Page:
By Michael Aaron Gomez
The Ateneo de Davao University Research Council (URC) conducted a Research Dissemination in the afternoon of Monday, 21 January 2019, at the Finster Auditorium, Jacinto campus. Featured in the conference are research projects undertaken by professors, experts, scholars, and researchers working at the Ateneo de Davao, including Prof. J. Harvey Gamas, Dr. Doris Montecastro, Ph.D., among others. The Research Dissemination was held as a response to the challenge for “Greater Intellectual Engagement for Mission” put forward by University President Fr. Joel E. Tabora, S.J. at the beginning of the present school year 2018-2019.
Presenting first at the conference was Prof. J. Harvey Gamas, Chairperson of the Ateneo de Davao University International Studies Department, who delivered his paper titled “Beneath Champa: Locating Butuan in the Pre-colonial International System of Southeast Asia.” The paper aimed to study the history of Butuan as an international polity through an International Relations (IR) perspective, asking “How did Butuan figured [sic] its relations and status with contemporaneous polities in an international system?” The information and “archaeological data attest to Butuan’s successful establishment of direct trading relations with China, maintained by both largesse and raiding.”
Next came the paper delivered by Drs. Joval Afalla, Ph.D., of the AdDU Chemistry Department, and Doris Montecastro, Ph.D., Chairperson of the AdDU Environmental Science Department, titled “Baseline Monitoring of Davao Gulf for Future Assessment of Ocean Acidification and Coral Bleaching.” This research aimed to study whether the Davao Gulf has been showing the effects of climate change. Their research team learned of “an average increase of 1.0 to 2.0°C at the coastal sites (Sasa, Talomo, and Davao River [Bucana]),” and that “the pH had an average increase of 0.4 to 0.6 pH units.” One recommendation gleaned from the study was “studying the implication of the monitoring on the biota and ecosystem as well as its economic impact especially on aquaculture industries.”
The research team led by Profs. Jocelyn Joson, Cleofe Arib, DBA, and Criselda Fuentes conducted a study titled “Mapping of Organic Farms in Davao City.” Their study resulted in the creation of a “database of organic farms in Davao City containing…legal form of business of organic farms, level of certification, crops cultivated, production volume, major products, age of the farm, farm size (in terms of hectares), number of employees working in the farm, average age of employees and market outlet,” as well as a database showing their locations around the city. Another result of this study was the revelation of “common problems faced by organic farmers in relation to their organic farming business.”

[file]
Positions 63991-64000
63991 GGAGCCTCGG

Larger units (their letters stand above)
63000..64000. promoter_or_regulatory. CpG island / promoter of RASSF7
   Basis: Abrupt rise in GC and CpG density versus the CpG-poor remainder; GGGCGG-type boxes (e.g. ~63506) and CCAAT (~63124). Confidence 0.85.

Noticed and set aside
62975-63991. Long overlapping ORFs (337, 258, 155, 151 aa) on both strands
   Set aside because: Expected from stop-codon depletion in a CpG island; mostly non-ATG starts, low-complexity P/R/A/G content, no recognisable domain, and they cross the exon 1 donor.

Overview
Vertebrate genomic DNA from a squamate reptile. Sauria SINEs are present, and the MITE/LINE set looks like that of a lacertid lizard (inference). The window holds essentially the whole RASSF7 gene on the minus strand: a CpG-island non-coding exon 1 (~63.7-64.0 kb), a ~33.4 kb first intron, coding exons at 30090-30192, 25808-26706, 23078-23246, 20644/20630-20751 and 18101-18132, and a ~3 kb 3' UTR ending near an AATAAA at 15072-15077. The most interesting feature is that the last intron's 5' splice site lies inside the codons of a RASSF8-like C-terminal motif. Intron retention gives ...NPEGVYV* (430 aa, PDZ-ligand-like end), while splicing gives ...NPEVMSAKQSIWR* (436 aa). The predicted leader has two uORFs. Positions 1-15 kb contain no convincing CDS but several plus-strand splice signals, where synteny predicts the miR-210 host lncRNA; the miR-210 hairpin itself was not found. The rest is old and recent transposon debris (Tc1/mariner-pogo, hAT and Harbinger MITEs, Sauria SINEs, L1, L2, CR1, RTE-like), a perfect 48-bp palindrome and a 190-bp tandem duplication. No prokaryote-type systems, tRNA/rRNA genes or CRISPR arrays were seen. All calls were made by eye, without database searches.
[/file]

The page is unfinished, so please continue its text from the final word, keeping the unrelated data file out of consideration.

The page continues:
Following this was the research presented by Profs. Glenn Depra, Mildred Estanda, and Christine Diaz, Ph.D. titled “Geo-Mapping and Land Suitability Assessment for Climate Resilient Mindanao,” which analyzed the threat posed by climate change to investment opportunities in Davao City. Considerable practical effects on the soil and viable crops from climate change and other factors have been documented by the research team, with “current cash crops (durian, mangosteen, and other fruit-bearing trees) are expected to be affected by rainfall patterns; semi-impermeable soil will lead to root rot while drought will lead to wilting.”
Finally, Drs. Doris Montecastro and John Burtkenly Ong, Ph.D. presented their study titled “Increasing Hazard Awareness in New Bataan,” which was spurred by the devastation wrought by Super Typhoon Bopha (Pablo) on the town of New Bataan, Compostela Valley last 4 December 2012, that killed 566 people. The researchers chose one of the resettlement sites built by the National Housing Authority (NHA), which is located at Sitio 5A, Barangay Andap, New Bataan, for the study. Their team “conducted a geohazard assessment of the resettlement…together with the Municipal Disaster Risk Reduction and Management Office (MDDRMO) of New Bataan using house-to-house surveys, drone photogrammetry, and field observations,” and charted a “three-dimensional map of the municipality to help raise awareness on disaster preparedness.” Data gathered from the area “indicate that the resettlement site is susceptible to landslides.” Results collected from the study were “used by the MDRRMO as a basis for the Mines and Geosciences Bureau (MGB) in evaluating the site and for the NHA to decide on re-relocating the residents of Sitio 5A.”
An open forum with the researchers followed the presentations, held at Rooms F710 to F712 in the Finster Hall.
The Research Dissemination is one of the steps taken by the University community to answer the challenge set by Fr. Tabora in his presidential address to open the General Faculty Convocation at the beginning of school year 2018-2019, where he called on the faculty to “work together towards greater intellectual engagement for mission.” This conference is also a part of a series of activities organized by the Committee on Greater Intellectual Engagement for Mission, chaired by Fr. Ulysses S. Cabayao, S.J., from the AdDU Department of Anthropology.
Photos by Tanya Clarisse Marie Mirafuentes, University Research Council